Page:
The conflict with Netanyahu is not personal. Our calculation is a national issue. Netanyahu, the guy who tried to kill me, his crime is not bigger than [former prime minister Ariel] Sharon, who killed Sheikh Ahmad Yassin, [Abdul Aziz] Rantissi [Hamas co-founders] and Yasser Arafat. I've gone beyond these issues. What's enough for me is that I have a just cause. Netanyahu represents the cause of occupation and oppression.

Do you think Netanyahu will try to kill you again?

Him, those who came before him and those who will come after him will try to kill me and others.

Do you see a day when you would sit across a table from Netanyahu in negotiations?

[laughs] What I'm interested in is a result. For the Palestinian people to reach freedom, to get their rights, to get rid of the Israeli occupation and the settlements and to live freely in a sovereign land with self-determination.

Since 2006, there's been a lot of violence among Palestinian groups. How do you see that cycle of violence breaking off? Do you see improved relations between Hamas and Fatah any time in the near future?

We want to ask the question- why did this internal struggle happen? It happened because the American administration, the international community and, unfortunately, regional countries refused to recognize the result [of the 2006 elections]. And those parties refused to deal with Hamas, the winners that the people voted for. They punished those who were participating in democracy. This is the opposite of the principles of America and the West. The message that the Palestinian people and Arab people got was – does America really want democracy in the area? Or do they do it only according to their interests?

Was there any discussion within Hamas about the effects of the Palestinian-on-Palestinian violence and how that would look to the international community?

Definitely we realize that this division and this internal dispute hurts Hamas and the whole Palestinian cause. And gives a bad image. We know this. We were not the ones who chose this. It was forced on us. Hamas has a decision at all levels to end the dispute and the internal conflict.

There are reports out of Gaza that Hamas is losing popularity. Is this something you're trying to address, to maintain your popularity?

With any authority in the world there are segments of public opinion that opposes them. The question should not be the popularity going up or down. The question is how could our one and a half million people put up with four years of siege and still be pro-Hamas.

What is the health condition of Gilad Shalit [the Israeli soldier abducted by Hamas in a 2006 cross-border raid]?

The Israelis know that he's in good condition. And that's enough.

How do they know?

They know. Because they know that Hamas is giving the soldier Gilad Shalit good treatment. At the same time, Israel is giving 8,000 male and female prisoners very bad treatment in their prisons. They have children and old men and the sick. No one ever asks about the health of our prisoners in Israeli prisons and how they're suffering. This contradiction is very painful to me. Yes, Gilad Shalit is a human being. But 8,000 Palestinian prisoners are human beings, too. Gilad Shalit has a family. Those 8,000 prisoners have families, too. Yes, Gilad Shalit has a right to be free and we are conscientious of giving him this freedom and to release him. But we have thousands of our captives who have a right to be liberated and be free.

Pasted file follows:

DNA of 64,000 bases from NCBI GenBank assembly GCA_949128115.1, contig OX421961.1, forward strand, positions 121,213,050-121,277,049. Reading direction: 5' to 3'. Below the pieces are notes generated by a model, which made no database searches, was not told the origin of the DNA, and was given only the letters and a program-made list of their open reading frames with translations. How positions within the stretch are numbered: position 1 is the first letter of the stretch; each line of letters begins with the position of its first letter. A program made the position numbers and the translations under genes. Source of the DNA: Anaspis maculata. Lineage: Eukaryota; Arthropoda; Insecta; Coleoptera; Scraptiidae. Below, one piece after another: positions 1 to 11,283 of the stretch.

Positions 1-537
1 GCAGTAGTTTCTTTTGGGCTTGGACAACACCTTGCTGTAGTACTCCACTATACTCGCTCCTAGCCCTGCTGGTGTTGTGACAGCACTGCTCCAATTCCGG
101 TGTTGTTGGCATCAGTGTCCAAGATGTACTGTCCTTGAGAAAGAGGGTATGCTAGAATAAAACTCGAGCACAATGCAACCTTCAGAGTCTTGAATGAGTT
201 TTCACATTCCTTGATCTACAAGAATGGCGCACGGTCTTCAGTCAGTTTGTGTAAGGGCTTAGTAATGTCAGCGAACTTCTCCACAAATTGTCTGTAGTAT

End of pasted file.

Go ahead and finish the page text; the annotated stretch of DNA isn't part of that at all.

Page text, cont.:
Is it true that there have been new negotiations to swap Shalit for Palestinian prisoners?

Nothing really new. And it's because of Netanyahu. He's responsible. Netanyahu lies to the Israeli people. And he refuses to respond to our requests that will give Gilad Shalit his freedom.

Is it true that you have sent a direct message to Mr. Obama recently?

The government of Gaza sent a message to the Americans a while ago and that was reported [in the media]. We get many American and European delegations, including former president [Jimmy] Carter. Definitely what they hear from us goes directly or indirectly to the responsible people in the American administration.

So you're confident that your views are heard by senior officials in Washington?

But this is not enough. The American administration should hear from us directly.

So you're hoping that there will be American officials who will talk to you directly?

Not hope. One day they will not have any other alternative except to hear from Hamas and listen to Hamas.

Do you receive money, weapons and military training from Iran?

With regard to weapons, this is a question for the military wing. With regard to the money, Hamas welcomes any financial support from any party in the world as long as it's unconditional. Hamas will never take conditional support.

Is the money that comes from the Iranian government without conditions?

Of course. There's money from other parties in the world also without conditions.

If there is a two-state solution, what position do you see for yourself?

[laughs] I don't seek positions. And I can't guarantee that I'll be alive then. What's important is for my people to have their freedom.

Hamas Sticks to the Hard Line | World